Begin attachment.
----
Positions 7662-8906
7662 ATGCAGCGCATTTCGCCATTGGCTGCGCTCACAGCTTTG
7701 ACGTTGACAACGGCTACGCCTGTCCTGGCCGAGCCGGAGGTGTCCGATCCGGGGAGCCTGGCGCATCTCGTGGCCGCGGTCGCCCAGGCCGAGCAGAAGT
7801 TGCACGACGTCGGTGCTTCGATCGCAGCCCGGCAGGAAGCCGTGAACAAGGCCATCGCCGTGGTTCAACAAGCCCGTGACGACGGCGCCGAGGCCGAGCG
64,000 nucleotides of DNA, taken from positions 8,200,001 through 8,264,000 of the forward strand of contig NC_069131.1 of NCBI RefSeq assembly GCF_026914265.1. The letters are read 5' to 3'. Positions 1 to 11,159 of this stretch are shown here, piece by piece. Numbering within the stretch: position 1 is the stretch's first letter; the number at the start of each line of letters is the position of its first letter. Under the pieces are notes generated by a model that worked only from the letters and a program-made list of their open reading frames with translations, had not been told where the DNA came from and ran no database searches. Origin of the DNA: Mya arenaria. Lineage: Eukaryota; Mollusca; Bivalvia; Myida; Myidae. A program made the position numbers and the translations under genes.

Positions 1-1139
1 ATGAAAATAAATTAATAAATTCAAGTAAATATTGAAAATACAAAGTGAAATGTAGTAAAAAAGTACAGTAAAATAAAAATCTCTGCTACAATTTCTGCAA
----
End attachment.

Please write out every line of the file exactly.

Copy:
Positions 7662-8906
7662 ATGCAGCGCATTTCGCCATTGGCTGCGCTCACAGCTTTG
7701 ACGTTGACAACGGCTACGCCTGTCCTGGCCGAGCCGGAGGTGTCCGATCCGGGGAGCCTGGCGCATCTCGTGGCCGCGGTCGCCCAGGCCGAGCAGAAGT
7801 TGCACGACGTCGGTGCTTCGATCGCAGCCCGGCAGGAAGCCGTGAACAAGGCCATCGCCGTGGTTCAACAAGCCCGTGACGACGGCGCCGAGGCCGAGCG
64,000 nucleotides of DNA, taken from positions 8,200,001 through 8,264,000 of the forward strand of contig NC_069131.1 of NCBI RefSeq assembly GCF_026914265.1. The letters are read 5' to 3'. Positions 1 to 11,159 of this stretch are shown here, piece by piece. Numbering within the stretch: position 1 is the stretch's first letter; the number at the start of each line of letters is the position of its first letter. Under the pieces are notes generated by a model that worked only from the letters and a program-made list of their open reading frames with translations, had not been told where the DNA came from and ran no database searches. Origin of the DNA: Mya arenaria. Lineage: Eukaryota; Mollusca; Bivalvia; Myida; Myidae. A program made the position numbers and the translations under genes.

Positions 1-1139
1 ATGAAAATAAATTAATAAATTCAAGTAAATATTGAAAATACAAAGTGAAATGTAGTAAAAAAGTACAGTAAAATAAAAATCTCTGCTACAATTTCTGCAA